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Monday 10 May 2021

Leafing through the New York Times As two lives collide in Central Park and leave a ...

As two lives collide in Central Park and leave a nation shaken.

Author of the content

He, Christian Cooper, goes to his usual place to watch birds, a passion that almost made him famous among amateurs of the genre. She, Amy Cooper (no relationship) goes to the same place with her dog, not on a leash, which is prohibited in that place. When he points this out to her, she begins to insult him, and calls the police saying that an African American is threatening her, while he records it on his cell phone. The matter ends in nothing legally and she publicly apologizes, but, in this time of serious tension, it becomes another reason to unleash marches and protests against racial inequality. Mr. Cooper said: "What you did touches a deep vein of racial prejudice, which continually emerging leads to far more serious repercussions than my little confrontation with her."

FIRST PAGE

  • Mid-level white house staff stifles climate science.
    Efforts to discredit climate science, usually led by Trump and his closest associates, are now also being made by mid-level managers, eager to protect their jobs and their budgets by proving themselves in favor of the Boss's ideas.
  • Police chiefs find it difficult to maintain job security.
    Caught between the unions, which defend the cops at all costs, and the governors of the states in search of reforms.
  • With empty stadiums, fans are betting on Wall Street.
    The fans loved to bet on the games, but now with the stadiums closed and the desire to bet intact, they turn to dress in the bag.
  • The new virus accelerates the spread of predictable ancient diseases.
    As nations under the weight of the virus shift attention, diseases such as measles and polio re-emerge in the United States, diphtheria in Pakistan and neighboring countries, cholera in various African countries.

INTERNAL PAGES  

  • Breaking down the past.
    The city of Bristol in England, built with the money of the slave trade, fights with its raided history, breaking down and, in one case, throwing statues of political and military figures of the time into the river.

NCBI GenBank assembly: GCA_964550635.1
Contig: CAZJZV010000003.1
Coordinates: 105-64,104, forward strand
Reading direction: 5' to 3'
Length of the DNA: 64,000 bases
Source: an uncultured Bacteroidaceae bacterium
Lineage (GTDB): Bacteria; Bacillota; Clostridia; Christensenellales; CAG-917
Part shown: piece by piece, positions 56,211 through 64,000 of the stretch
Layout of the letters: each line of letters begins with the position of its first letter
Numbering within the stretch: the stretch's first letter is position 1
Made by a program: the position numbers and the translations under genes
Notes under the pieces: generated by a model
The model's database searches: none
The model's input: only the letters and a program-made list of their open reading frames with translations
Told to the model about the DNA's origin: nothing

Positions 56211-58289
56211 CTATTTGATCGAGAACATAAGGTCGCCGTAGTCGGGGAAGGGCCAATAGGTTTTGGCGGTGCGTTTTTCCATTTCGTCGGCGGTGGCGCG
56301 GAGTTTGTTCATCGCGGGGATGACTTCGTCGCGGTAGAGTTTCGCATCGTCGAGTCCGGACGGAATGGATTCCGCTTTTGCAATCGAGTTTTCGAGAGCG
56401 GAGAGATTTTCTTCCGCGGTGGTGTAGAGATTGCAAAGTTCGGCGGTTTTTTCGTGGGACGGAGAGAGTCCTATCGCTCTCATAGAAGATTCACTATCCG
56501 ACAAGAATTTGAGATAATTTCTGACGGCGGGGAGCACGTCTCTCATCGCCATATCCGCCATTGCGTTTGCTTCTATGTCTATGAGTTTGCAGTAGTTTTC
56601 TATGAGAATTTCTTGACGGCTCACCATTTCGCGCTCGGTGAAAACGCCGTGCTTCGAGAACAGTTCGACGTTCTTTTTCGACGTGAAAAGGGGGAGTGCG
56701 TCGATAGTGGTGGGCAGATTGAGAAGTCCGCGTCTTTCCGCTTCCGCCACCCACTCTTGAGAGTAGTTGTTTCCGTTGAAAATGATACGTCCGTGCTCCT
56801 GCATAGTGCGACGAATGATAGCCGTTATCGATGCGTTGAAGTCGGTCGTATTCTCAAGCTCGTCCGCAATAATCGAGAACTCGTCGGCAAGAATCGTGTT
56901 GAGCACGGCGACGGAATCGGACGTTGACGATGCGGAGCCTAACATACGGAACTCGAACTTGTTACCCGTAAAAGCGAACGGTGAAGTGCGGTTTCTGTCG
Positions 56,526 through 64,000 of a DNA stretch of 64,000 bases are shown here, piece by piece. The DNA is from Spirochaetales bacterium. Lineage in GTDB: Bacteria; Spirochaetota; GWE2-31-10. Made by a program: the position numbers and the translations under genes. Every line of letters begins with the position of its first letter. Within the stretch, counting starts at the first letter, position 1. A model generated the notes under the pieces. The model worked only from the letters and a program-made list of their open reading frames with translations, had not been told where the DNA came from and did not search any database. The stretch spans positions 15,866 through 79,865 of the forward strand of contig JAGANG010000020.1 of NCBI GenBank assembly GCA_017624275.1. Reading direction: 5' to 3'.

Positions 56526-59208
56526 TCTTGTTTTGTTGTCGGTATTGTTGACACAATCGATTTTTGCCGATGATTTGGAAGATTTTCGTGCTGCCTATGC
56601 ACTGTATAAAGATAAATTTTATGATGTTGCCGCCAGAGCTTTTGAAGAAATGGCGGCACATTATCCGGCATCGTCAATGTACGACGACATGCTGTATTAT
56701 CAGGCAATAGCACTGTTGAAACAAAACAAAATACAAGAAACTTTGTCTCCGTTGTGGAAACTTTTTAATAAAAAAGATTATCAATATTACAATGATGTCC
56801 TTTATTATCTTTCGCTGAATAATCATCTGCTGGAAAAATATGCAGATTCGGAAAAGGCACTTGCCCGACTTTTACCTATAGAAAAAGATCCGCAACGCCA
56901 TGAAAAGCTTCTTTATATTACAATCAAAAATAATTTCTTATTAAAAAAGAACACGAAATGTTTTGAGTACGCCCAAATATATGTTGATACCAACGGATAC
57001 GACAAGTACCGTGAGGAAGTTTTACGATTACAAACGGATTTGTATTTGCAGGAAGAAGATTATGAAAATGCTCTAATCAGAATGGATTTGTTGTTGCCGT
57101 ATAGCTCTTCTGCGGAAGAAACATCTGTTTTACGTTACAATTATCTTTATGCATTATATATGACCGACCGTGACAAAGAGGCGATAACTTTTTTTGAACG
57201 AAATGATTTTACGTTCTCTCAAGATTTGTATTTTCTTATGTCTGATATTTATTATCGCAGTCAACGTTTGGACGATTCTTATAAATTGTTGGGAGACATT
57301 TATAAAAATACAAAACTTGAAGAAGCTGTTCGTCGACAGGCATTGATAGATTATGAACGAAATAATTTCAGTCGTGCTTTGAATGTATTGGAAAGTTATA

• Merger injures Swedish pride.
    A plan to merge Volvo with its Chinese partner has sparked a debate over Swedish identity.
  • Without money, without work, without exit.
    Many migrant workers in Russia from ex-satellite states (about five million) spend days in front of their embassies begging for charter flights to take them home. Having Russia canceled flights, a charter is the only way out.
  • She removed a symbol, and became a symbol herself.
    Bree Newsome Bass removed a Confederate flag from the flagpole in front of the Parliament in Columbia, South Carolina in 2015 and inspired similar gestures and posters in today's protests.
  • Difficult times in Conde 'Nast.
    As advertising revenue continues to drop, the company also has to defend itself against accusations of racism in the workplace.

LOOKING AT ITALY

A whole page, occupied almost halfway; from a photo of the Rialto bridge. Caption of the photo, which says it all: “The Rialto bridge in Venice. The epidemic has affected more than three and a half million workers in Italy who rely on tourism to make a living, and tourist guides are looking for public subsidies to survive next season. "

Big title under the photo: "Tourist destinations without long lines? For the tour guides, it sounds like disaster. ” The rest of the article continues on the subject of how much Italy counts on tourism for its revenues, and the probable disaster for hotels, restaurants and everything related to mass tourism.

Photo of the Pantheon with manifestation of the guides and a hotel in Rome. The association of hoteliers reports a decrease of 99,1% of foreign customers for April compared to the previous April.






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